The Bonaparte Threat by Gary D. Crawford
Dukes, earls, viscounts, counts, barons in America? Not in these United States! The founders of our republic wanted nothing to do with the titles of nobility that were so prevalent throughout Europe. They recognized that the special privileges that accompany such titles posed a threat to our democracy and, being hereditary honors, served to create permanent class distinctions. Accordingly, laws prohibiting titles of nobility appeared early in our country, in several provincial charters and state constitutions.
When our national Constitution was written, titles expressly were prohibited. Article 1, Section 9, Clause 8 reads: No Title of Nobility shall be granted by the United States: And no Person holding any Office of Profit or Trust under them, shall, without the Consent of the Congress, accept of any present, Emolument, Office, or Title, of any kind whatever, from any King, Prince, or foreign State.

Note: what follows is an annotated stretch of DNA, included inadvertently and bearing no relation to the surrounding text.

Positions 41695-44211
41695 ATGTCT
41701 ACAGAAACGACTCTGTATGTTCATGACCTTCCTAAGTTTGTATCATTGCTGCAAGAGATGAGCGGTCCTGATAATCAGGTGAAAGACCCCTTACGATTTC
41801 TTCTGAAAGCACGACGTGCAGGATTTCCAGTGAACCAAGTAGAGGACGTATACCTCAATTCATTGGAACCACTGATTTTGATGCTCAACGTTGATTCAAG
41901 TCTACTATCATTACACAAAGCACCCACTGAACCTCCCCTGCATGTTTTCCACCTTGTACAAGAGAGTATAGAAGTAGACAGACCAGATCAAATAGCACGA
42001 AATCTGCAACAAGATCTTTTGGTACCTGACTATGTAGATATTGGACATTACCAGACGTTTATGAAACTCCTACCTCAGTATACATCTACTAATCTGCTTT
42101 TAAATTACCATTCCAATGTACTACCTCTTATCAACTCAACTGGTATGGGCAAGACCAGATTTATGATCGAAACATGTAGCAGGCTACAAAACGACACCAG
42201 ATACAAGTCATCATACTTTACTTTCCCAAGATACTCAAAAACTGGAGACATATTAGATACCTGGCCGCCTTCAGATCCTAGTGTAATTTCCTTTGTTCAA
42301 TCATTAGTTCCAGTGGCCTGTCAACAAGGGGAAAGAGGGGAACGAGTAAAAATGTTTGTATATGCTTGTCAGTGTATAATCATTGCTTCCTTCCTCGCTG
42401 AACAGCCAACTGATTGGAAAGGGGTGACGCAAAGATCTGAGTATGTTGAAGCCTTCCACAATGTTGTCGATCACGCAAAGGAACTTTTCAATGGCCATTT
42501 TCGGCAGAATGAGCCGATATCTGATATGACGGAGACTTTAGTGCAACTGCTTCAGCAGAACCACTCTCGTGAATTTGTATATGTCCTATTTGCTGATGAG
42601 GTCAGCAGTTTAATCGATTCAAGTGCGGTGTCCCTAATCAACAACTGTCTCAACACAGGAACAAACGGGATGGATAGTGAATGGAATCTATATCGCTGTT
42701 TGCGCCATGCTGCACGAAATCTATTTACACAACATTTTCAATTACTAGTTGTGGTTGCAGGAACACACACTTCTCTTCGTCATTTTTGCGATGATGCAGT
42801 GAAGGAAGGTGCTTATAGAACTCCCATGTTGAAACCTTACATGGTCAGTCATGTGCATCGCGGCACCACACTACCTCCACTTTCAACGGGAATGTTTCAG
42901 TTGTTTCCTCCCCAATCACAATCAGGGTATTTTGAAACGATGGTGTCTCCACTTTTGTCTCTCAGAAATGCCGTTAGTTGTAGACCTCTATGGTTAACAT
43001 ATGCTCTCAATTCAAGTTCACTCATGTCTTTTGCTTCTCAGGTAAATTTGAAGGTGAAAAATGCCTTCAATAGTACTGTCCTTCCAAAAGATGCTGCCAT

Note that two issues are being addressed here. The first sentence prohibits the federal government from granting of titles, but the second sentence touches on another concern — the question of loyalties. Our founders wanted no American holding a position of power to be in the pay of a foreign state and recognized that conferring a title often was the best way for a monarch to reward someone for services rendered. The very next clause (Article I, Section 10, Clause 1) also mentions titles, prohibiting the individual states from granting them. Despite these provisions, less than ten years after the Constitution was adopted in 1788, proposals began to circulate to strengthen the Constitution on this point. Some wanted to close the “without the consent of Congress” loophole and prevent any future Congress from allowing exceptions to the no-titles policy. Every suggestion was to tighten the policy, no one proposed loosening it. Eventually, the draft of a Constitutional amendment began circulating through Senate committees. Finally, on January